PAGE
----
The secretive UK investigatory powers tribunal has begun its hearings into the legality of mass surveillance conducted by tapping fiber optic lines, through a Snowden-revealed programme called TEMPORA.
The challenge to TEMPORA was brought by an international coalition of civil liberties groups, including Privacy International, Liberty, the ACLU, Amnesty International and others. The spy agencies' representatives have told the court that they will not confirm or deny the existence of TEMPORA.
In defence documents already submitted, the government's most senior security official, Charles Farr, has explained how searches on Google, Facebook, Twitter and YouTube, as well as emails to or from non-British citizens abroad, can be monitored legally by the security services without obtaining an individual warrant because they are deemed to be "external communications".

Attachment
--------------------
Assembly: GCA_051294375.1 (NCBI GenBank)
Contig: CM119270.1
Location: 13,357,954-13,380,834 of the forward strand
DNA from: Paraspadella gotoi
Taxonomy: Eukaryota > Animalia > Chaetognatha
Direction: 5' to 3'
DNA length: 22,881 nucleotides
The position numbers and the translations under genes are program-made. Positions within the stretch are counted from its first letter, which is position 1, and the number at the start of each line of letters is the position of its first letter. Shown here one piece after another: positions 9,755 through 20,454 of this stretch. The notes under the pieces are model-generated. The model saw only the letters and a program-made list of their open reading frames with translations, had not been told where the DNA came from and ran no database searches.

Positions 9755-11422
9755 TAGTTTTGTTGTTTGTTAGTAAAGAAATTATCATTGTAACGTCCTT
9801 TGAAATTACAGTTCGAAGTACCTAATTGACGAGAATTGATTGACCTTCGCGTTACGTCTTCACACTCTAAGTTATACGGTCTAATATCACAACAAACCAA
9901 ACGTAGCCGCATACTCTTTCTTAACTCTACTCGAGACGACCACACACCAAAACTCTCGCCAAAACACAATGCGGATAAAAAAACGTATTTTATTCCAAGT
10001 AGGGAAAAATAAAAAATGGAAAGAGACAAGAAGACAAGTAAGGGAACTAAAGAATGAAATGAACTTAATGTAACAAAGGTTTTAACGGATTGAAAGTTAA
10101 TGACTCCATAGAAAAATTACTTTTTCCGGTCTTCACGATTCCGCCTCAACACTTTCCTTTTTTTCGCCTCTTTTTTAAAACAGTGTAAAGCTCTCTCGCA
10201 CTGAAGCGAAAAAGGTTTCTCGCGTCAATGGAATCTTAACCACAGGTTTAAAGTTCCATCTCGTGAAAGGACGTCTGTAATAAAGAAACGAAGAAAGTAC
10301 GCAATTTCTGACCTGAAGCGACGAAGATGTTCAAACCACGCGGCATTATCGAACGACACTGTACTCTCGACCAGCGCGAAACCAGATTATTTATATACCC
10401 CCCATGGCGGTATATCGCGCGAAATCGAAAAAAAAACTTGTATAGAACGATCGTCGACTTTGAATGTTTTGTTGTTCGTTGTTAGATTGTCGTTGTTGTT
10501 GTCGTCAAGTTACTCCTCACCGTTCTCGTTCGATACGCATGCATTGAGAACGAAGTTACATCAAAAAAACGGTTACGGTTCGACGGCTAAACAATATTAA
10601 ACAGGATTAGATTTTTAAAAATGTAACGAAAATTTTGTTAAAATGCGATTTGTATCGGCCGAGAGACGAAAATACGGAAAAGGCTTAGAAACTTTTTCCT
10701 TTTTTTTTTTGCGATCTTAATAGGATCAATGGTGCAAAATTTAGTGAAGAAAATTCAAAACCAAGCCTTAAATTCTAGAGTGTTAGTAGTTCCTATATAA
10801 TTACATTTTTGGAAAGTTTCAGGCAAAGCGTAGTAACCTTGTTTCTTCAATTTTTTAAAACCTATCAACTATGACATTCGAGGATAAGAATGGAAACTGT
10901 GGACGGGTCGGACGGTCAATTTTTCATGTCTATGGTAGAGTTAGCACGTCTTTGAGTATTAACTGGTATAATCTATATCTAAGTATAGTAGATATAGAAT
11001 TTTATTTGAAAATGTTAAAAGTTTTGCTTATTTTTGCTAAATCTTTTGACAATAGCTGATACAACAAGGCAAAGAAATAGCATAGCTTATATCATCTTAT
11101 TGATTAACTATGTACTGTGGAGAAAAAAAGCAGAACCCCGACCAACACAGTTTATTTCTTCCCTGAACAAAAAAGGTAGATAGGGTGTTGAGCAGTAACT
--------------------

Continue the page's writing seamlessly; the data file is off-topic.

The IPT hearing, at the Rolls Building in central London, may hear some of the most sensitive evidence about interceptions in private. This claim is expected to concentrate on the legality of two interception programmes, Tempora and Prism, and their use by the UK's monitoring agency, GCHQ, and its US counterpart, the NSA.
In Farr's submission, he says he can "neither confirm or deny" the existence of Tempora, although he does acknowledge that Prism exists "because it has been expressly avowed by the executive branch of the US government".
GCHQ surveillance hearing to begin [Owen Bowcott/Guardian]